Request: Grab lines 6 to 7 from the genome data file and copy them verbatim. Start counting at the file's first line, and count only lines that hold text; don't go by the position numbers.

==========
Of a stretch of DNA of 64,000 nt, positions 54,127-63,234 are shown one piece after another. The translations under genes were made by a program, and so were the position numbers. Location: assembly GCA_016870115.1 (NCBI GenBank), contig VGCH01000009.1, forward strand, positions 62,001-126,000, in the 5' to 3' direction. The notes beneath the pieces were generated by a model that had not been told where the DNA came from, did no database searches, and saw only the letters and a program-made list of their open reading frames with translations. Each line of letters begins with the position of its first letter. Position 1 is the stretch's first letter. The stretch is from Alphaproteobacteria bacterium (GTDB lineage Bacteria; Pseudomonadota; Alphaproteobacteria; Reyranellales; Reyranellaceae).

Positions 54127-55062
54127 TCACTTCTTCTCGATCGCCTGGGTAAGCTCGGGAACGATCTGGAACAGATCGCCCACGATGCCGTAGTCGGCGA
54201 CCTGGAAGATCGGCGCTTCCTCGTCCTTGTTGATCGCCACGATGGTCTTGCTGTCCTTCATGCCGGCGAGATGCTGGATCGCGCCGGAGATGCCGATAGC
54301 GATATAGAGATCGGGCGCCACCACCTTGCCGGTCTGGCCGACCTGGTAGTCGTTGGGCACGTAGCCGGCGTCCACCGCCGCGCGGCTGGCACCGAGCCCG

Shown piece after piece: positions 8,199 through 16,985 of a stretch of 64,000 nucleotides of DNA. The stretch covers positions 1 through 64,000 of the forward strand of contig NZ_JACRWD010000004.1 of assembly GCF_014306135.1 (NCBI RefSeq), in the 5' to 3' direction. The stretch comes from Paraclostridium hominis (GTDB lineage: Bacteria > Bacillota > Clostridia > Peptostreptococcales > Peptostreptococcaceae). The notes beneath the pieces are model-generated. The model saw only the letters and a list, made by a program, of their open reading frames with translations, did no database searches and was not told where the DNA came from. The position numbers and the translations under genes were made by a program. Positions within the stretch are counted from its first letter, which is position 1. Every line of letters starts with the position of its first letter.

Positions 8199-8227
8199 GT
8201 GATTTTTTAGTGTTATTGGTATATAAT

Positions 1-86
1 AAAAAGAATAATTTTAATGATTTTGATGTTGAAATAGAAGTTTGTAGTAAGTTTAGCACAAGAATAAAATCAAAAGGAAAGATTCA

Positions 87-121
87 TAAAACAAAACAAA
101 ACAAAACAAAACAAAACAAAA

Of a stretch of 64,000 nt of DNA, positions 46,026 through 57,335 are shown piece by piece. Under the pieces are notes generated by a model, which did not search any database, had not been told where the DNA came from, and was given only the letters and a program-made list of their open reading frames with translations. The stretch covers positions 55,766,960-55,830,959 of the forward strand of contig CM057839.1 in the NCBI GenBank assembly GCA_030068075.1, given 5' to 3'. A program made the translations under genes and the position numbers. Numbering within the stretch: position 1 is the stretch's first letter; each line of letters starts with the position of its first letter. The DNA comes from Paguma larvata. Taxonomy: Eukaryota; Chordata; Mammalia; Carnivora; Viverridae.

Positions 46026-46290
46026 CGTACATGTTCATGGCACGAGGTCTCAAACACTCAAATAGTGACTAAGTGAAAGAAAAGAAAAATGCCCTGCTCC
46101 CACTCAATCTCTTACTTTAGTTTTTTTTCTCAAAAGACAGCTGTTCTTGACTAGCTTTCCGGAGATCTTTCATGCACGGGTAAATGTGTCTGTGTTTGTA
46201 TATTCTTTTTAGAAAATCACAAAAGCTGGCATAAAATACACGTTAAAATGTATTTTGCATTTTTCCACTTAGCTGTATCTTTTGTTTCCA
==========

Shown piece after piece: positions 8,199 through 16,985 of a stretch of 64,000 nucleotides of DNA. The stretch covers positions 1 through 64,000 of the forward strand of contig NZ_JACRWD010000004.1 of assembly GCF_014306135.1 (NCBI RefSeq), in the 5' to 3' direction. The stretch comes from Paraclostridium hominis (GTDB lineage: Bacteria > Bacillota > Clostridia > Peptostreptococcales > Peptostreptococcaceae). The notes beneath the pieces are model-generated. The model saw only the letters and a list, made by a program, of their open reading frames with translations, did no database searches and was not told where the DNA came from. The position numbers and the translations under genes were made by a program. Positions within the stretch are counted from its first letter, which is position 1. Every line of letters starts with the position of its first letter.

Positions 8199-8227